Article Publish Status: FREE
Abstract Title:

Association of low vitamin D with high disease activity in an Australian systemic lupus erythematosus cohort.

Abstract Source:

Lupus Sci Med. 2015 ;2(1):e000064. Epub 2015 Apr 8. PMID: 25893106

Abstract Author(s):

K S Yap, M Northcott, A B-Y Hoi, E F Morand, M Nikpour

Article Affiliation:

K S Yap


BACKGROUND: Vitamin D status varies with geographic location and no studies of vitamin D in systemic lupus erythematosus (SLE) have been reported in the Southern Hemisphere.

OBJECTIVES: To assess the prevalence of vitamin D deficiency in an Australian SLE cohort, and its relationship with disease activity.

METHODS: Data were collected prospectively on 119 consecutive patients with SLE in the Monash Lupus Clinic in Melbourne, Australia, between January 2007 and January 2013. Patients had simultaneous serum 25-hydroxyvitamin D concentration and disease activity (SLEDAI-2K) recorded. Statistical methods were used to determine the correlation of serum vitamin D level and disease activity both at baseline and at a subsequent time point. Adjustments were made for the use of glucocorticoids, immunosuppressants and vitamin D supplementation.

RESULTS: Vitamin D deficiency (<40 nmol/L) was detected in 27.7% of patients at baseline. Multiple regression analysis showed a significant inverse correlation of SLEDAI-2K with baseline vitamin D level and with vitamin D supplementation. Over a 12-month period of observation, among the 119 patients, there were 464 serial vitaminD measurements with corresponding SLEDAI-2K, representing 266 time intervals. The median change in vitamin D level was an increase of 25 nmol/L and this corresponded with a decline in SLEDAI-2K of 2 units. In regression analysis, there was a significant association between low vitamin D at a priortime point and a rise in SLEDAI-2K at the subsequent time point (univariable OR 3.3, 95% CI 1.5 to 7.7, p=0.005) or having a high disease activity (SLEDAI-2k>10) at the subsequent time point (univariable OR 3.1, 95% CI 1.4 to 6.8, p=0.004).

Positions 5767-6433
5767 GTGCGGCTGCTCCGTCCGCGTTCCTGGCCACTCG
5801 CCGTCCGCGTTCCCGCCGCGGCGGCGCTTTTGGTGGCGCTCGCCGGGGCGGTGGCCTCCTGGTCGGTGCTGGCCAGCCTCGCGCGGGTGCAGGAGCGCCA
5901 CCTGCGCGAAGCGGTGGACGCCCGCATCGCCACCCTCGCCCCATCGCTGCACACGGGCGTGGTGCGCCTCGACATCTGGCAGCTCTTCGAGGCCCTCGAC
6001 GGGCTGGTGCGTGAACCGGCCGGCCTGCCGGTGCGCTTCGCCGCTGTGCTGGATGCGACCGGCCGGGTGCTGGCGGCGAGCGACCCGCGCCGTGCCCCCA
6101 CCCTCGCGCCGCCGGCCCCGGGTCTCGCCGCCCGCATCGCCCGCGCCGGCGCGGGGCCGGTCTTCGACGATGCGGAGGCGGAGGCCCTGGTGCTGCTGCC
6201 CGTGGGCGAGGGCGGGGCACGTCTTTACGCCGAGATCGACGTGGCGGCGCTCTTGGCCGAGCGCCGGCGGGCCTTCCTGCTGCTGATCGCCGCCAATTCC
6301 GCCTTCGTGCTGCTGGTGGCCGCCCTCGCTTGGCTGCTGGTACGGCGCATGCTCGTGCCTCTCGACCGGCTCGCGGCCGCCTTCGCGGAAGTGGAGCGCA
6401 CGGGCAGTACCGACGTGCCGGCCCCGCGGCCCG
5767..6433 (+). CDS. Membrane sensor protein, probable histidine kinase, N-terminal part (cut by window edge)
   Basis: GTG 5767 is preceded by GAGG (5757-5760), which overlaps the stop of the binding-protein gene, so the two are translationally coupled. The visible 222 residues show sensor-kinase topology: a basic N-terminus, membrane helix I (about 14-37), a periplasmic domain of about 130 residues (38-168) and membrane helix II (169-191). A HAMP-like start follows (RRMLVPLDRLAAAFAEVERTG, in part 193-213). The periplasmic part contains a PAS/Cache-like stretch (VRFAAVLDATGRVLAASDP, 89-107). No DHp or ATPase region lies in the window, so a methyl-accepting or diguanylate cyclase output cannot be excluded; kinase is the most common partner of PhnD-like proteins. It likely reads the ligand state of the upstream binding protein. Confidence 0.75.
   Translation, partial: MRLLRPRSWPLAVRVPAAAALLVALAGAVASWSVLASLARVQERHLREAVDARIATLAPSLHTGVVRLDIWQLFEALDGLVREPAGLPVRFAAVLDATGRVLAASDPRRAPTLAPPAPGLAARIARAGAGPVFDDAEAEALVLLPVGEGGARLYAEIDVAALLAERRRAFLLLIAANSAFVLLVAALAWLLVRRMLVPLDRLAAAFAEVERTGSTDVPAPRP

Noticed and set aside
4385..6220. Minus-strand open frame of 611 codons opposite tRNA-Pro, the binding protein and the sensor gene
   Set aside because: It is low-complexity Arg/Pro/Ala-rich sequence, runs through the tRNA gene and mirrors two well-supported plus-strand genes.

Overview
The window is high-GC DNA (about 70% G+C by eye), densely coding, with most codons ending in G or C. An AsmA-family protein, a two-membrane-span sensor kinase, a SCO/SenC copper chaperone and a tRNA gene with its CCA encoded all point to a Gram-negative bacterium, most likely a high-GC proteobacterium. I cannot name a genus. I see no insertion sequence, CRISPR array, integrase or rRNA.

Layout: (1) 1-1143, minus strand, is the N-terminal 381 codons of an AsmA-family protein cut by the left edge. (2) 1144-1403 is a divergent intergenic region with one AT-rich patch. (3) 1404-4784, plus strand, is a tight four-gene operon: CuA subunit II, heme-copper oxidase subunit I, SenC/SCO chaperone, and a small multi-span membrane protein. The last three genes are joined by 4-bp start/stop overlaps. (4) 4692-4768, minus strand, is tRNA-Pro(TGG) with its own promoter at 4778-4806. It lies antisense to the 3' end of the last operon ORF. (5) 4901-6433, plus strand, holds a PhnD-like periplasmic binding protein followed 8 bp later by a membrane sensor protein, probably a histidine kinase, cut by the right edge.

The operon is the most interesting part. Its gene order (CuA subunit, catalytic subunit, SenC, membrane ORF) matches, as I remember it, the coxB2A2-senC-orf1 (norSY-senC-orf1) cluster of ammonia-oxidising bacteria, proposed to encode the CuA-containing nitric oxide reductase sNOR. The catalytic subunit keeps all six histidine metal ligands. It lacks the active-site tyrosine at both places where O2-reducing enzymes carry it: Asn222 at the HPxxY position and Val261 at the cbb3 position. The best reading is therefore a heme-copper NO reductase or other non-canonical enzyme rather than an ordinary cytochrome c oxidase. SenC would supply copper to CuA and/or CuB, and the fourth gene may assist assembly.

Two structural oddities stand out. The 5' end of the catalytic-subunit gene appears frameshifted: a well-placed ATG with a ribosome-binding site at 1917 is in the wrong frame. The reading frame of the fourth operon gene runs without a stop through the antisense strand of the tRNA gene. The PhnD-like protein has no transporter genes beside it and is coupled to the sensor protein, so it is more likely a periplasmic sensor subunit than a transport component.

CONCLUSIONS: In Australian patients with SLE, low vitamin D was associated with a higher disease activity and an increase in serum vitamin D was associated with reduced disease activity over time. The therapeutic effect of vitamin D in SLE should be further assessed in interventional studies.

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